Dec 07, 2021 4:00 PM


An ophthalmologist’s advice on holiday gifts for kids

As an ophthalmologist specializing in pediatric eye disease and injuries, the John A. Moran Eye Center’s Griffin Jardine, MD, knows a lot about kids. He sees them in his daily practice, and he has a few at home. So when it comes to the annual dilemma about buying eye-safe toys for everyone from toddlers to teens, he takes a cautious but realistic view.

“Severe eye injuries from toys are relatively uncommon, so I don’t think parents need to change their entire approach to holiday toy-buying to prevent eye injuries,” he says. “They just need to remember and enforce some best practices when it comes to playtime.”

Airsoft and foam toy blasters

“I definitely see a lot of hyphemas, a bleeding in the eye that is treatable, but no fun at all,” he says. “Most are caused by popular projectile toys—especially airsoft guns. We also see our share of foam bullet injuries. Overall, these products are getting increasingly powerful, making them more fun and in demand.

“The best practices with projectile play guns are pretty straightforward. My family likes to wear our ski goggles when we play. Goggles wrap around the eyes and head in a way that makes them super safe. Also, many airsoft toymakers recommend full masks with eye protection, though they are sold separately. Some of the masks make pretty cool armor that kids like to wear. Of course, you can also buy other approved protective eyewear made for kids.”

Jardine advises stowing foam and airsoft guns away when they’re not in use and keeping them away from toddlers.

Holiday toys safety checklist

When it comes to choosing among all the toys available today, Jardine offers this eye safety checklist:

  • Avoid toys that include parts that fly off.
  • Consider whether or not the toy is suitable for the child’s ability and age and whether younger, smaller children may have access to the toy.
  • Avoid toys with sharp or rigid points, spikes, rods, or dangerous edges.
  • Buy toys that will withstand impact and not break into dangerous shards.
  • Look for the letters “ASTM.” This means the product meets the national safety standards set by the American Society for Testing and Materials.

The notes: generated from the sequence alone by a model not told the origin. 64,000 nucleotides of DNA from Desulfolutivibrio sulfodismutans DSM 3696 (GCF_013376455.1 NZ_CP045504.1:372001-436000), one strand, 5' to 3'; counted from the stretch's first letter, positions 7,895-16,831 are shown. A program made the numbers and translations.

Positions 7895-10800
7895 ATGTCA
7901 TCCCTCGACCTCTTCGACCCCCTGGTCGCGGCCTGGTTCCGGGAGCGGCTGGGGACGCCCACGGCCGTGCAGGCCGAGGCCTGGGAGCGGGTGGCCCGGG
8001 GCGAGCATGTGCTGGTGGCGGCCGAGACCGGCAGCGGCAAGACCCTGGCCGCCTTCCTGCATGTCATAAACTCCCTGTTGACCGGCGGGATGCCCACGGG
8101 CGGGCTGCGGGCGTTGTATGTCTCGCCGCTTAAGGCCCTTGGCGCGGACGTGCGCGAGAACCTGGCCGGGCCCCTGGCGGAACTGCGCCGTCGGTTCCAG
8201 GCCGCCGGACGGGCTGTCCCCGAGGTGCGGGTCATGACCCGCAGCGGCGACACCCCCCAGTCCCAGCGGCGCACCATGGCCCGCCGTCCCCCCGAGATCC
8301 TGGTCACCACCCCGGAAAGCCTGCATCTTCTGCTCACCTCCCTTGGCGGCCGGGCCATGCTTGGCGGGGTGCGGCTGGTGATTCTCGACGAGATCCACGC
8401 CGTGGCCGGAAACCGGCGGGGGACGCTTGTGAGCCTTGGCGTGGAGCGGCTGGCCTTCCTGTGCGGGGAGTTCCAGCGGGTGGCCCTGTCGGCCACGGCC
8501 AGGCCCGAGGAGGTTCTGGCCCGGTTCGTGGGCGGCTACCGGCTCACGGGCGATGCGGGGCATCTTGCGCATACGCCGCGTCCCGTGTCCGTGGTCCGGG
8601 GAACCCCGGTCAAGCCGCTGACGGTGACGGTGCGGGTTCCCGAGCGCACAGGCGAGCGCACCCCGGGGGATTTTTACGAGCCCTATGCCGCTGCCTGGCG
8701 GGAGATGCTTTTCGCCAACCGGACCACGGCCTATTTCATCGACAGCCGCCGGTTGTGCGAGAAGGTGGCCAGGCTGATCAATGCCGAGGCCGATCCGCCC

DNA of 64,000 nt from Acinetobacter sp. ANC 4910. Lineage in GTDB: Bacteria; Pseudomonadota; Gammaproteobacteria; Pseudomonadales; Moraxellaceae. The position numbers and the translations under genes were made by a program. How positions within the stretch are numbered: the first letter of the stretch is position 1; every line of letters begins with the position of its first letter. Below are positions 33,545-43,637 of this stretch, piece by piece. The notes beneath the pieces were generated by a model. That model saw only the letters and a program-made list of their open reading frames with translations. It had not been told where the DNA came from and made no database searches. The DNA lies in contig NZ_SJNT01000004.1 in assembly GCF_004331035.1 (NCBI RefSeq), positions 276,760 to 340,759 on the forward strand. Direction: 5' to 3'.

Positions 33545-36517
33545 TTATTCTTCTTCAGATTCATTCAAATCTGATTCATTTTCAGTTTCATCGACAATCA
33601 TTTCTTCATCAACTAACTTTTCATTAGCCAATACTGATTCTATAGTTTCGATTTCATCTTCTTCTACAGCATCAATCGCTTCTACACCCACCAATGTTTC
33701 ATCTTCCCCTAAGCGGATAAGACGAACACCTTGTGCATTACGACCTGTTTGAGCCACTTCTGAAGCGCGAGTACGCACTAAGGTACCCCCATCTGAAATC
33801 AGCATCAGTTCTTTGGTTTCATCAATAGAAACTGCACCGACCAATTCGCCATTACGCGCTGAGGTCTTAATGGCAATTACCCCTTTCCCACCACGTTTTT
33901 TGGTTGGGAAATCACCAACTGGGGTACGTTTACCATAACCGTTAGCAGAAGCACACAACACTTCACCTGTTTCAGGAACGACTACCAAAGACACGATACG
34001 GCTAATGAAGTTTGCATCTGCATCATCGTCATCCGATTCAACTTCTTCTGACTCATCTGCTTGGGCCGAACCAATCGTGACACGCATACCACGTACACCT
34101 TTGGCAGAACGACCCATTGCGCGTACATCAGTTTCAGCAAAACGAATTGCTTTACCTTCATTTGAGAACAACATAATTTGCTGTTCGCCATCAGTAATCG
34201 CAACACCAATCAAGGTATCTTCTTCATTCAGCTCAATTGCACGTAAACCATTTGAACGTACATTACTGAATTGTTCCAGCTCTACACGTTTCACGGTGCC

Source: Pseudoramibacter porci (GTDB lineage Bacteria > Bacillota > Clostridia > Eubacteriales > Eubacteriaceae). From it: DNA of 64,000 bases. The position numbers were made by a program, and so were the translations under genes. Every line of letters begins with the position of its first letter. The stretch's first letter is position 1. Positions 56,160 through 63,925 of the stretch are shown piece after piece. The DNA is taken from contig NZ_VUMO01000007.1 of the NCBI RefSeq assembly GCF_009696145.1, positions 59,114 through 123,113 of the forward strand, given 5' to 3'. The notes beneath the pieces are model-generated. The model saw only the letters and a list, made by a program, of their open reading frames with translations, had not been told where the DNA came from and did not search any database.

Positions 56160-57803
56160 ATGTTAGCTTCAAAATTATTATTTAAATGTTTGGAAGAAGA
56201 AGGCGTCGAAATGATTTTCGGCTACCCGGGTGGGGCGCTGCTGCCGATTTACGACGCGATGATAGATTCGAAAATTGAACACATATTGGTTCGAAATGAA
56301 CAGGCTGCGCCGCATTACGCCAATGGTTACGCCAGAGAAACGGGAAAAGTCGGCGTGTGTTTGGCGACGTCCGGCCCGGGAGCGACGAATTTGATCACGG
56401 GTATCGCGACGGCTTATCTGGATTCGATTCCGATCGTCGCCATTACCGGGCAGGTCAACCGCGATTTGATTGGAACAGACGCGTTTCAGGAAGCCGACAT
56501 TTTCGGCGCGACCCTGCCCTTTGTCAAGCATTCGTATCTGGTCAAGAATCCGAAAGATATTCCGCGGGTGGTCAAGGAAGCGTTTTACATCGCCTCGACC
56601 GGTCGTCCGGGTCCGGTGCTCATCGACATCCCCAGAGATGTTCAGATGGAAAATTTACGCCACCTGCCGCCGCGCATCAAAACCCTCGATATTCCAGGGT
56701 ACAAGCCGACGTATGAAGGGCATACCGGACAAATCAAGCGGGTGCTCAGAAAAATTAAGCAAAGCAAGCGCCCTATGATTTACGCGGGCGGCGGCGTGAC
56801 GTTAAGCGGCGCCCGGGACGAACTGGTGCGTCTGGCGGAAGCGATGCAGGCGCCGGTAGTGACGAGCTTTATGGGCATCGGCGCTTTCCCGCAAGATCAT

Gift ideas for children

You still have a world of choices for kids’ gifts. Here’s an ophthalmologist-approved list of ideas for timeless, safe fun:

  • Legos or other building blocks.
  • Paint sets and easels, coloring books, and crayons.
  • Age-appropriate board games that are good for learning how to count, tell time, or require memorization.
  • Puzzles, from small and simple to big and complicated (but keep small pieces out of a toddler’s reach.)
  • Word and picture games.
  • Card games—especially social card games that get teens away from their phones and interacting with friends and family.
  • Old-fashioned games such as jacks or paddle ball, which build hand-eye coordination.
  • Outdoor-inspired gifts such as bicycles, snow gear, and skates.
  • Stocking-stuffers such as compasses, kid-friendly cooking utensils, Silly Putty.

What to do if an eye injury happens

“As careful as we are, eye injuries do happen,” says Jardine, “And some may not be obvious right away. For anything beyond grit in the eye or a small scratch, see an ophthalmologist, primary care doctor, or school nurse as soon as possible. Delays may cause damaged areas to worsen and, in the worst case, could result in permanent vision loss. Never try to treat a serious injury by yourself.”

Symptoms that should send you to the doctor:

  • Ongoing eye pain.
  • Trouble seeing.
  • A cut or torn eyelid.
  • Lack of movement, or slower movement in one eye.
  • One eye sticks out of the eye socket farther than the other.
  • Unusual pupil size or shape.
  • Blood in the white of the eye.
  • Tears or blinking can’t remove something stuck in the eye or under the eyelid.

Do’s and don’ts:

  • Do not touch, rub, or apply pressure to the eye.
  • Never try to remove an object stuck in the eye. If it’s something small, lift the eyelid and ask the child to blink rapidly to see if tears will flush out the article. If not, close the eye and get treatment right away.
  • Do not apply ointment or medication to the eye.
  • Do cover a cut or puncture wound. One way to protect the eye until you get treatment is to cut the bottom half off of a paper cup and gently tape the cup around the eye so nothing can touch it.
  • Do not flush the eye with water unless the injury is from chemical exposure. In that case, flush with plenty of water. Dr. Jardine recommends getting in the shower with the child, keeping his or her eyes open and letting a gentle flow flush the eyes.

For a complete guide to eye injuries, you might want to print this advice from the American Academy of Ophthalmology. It could turn out to be a valuable gift to yourself and your family!

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